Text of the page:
“Keep jumping in puddles,” astrophysicist Neil deGrasse Tyson says

Astrophysicist Neil deGrasse Tyson. (Supplied)
Short Url
Updated 21 June 2020

“Keep jumping in puddles,” astrophysicist Neil deGrasse Tyson says

  • Ithra Talks host renowned American scientist to speak on wonders of universe and the curiosity behind discovery

JEDDAH: Science fans in Saudi Arabia and the region tuned in to a talk about exploring the wonders of the world with one of TV’s favorite scientists on Saturday.

The King Abdulaziz Center for World Culture (Ithra) held the second installment of its digital speaker series, “Ithra Talks” live on its YouTube channel with Neil deGrasse Tyson, astrophysicist, planetary scientist and director of the Hayden Planetarium in New York City.

It was hosted by Ali Al-Bahrani of the Eureka Show podcast.

Topics in the session ranged from extraterrestrials, black holes, multiverses, COVID-19, education and curiosity. It included a debate on Star Trek vs Star Wars — Tyson is a true Trekkie who believes that the show made a real attempt to portray real physics — and the talk provided a glimpse into his world as a scientist and fan of pop culture.

His journey into the world of astrophysics began at the age of 9; he visited the sky theater at the Hayden Planetarium in New York City and couldn’t believe that the sky could hold billions of stars. He thought it was a hoax at the time but grew curious and has been “hooked ever since.”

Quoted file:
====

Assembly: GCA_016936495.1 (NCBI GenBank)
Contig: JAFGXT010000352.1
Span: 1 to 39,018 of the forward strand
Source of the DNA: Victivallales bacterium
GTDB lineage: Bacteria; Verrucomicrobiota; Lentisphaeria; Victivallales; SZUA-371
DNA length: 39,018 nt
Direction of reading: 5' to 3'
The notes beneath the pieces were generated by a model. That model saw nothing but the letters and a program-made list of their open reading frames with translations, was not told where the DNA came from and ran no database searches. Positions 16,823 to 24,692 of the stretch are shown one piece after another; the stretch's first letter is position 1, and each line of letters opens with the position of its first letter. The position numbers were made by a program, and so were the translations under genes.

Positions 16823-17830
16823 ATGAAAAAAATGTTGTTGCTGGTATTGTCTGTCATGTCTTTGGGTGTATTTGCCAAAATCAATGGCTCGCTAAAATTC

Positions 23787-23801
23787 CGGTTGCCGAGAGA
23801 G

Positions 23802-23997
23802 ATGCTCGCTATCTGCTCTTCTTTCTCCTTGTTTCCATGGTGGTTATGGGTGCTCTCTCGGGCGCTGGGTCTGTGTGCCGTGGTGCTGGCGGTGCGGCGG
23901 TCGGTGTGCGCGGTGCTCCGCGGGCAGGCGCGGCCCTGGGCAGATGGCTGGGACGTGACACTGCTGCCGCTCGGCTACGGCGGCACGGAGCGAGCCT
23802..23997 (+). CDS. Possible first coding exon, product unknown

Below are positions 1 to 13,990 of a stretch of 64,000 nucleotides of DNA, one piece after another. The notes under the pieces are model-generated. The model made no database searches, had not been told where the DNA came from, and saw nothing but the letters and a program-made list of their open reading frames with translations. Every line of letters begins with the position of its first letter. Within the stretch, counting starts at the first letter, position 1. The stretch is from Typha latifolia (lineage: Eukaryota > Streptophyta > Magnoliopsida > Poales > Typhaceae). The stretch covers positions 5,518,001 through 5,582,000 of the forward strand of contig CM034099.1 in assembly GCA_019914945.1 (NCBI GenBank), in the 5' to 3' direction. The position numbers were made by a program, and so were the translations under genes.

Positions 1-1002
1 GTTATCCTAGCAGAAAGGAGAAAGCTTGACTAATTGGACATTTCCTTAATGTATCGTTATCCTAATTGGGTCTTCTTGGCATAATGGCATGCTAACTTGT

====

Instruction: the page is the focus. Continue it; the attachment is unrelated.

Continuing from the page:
“I realized the immensity of that (space) and I realized we didn’t know what came before the universe and what comes after. All these questions started coursing in my head and then I realized that we don’t have the answers to many of those questions. I wanted to be on the frontier anticipating the art of discovery,” he said.

A regular on talk shows as well as guest appearances on programs such as “The Universe,” “Hubble’s Cosmic Journey” and cameos on the CBS hit show, “The Big Bang Theory,” he also hosts a weekly show, “Star Talk.” During the science, pop culture and comedy show, he chats with celebrities and scientists on topics ranging from neuroscience to the DNA of world’s top athletes. The show is a way for Tyson to delve into the world of physics with a wider audience.

Co-hosted by comedian Chuck Nice, the show’s Q&A episode, “Cosmic Queries,” has received wide acclaim since its launch in 2009.

As part of the discussion, Tyson and Al-Bahrani spoke about education and current teaching approaches and how this differed from a decade ago. They touched on ways to keep a child interested and how to feed a curious mind: “Keep jumping in puddles,” have fun exploring the world and always keep in mind that today’s methods of communication have a more far-reaching effect than ever before.

Tyson spoke about the importance of allowing scientists to provide useful and life-saving recommendations as the COVID-19 pandemic affected the globe on an unprecedented scale. He weighed in by lightly mentioning that it was important to trust the facts and the people behind them as they have done extensive research in their fields.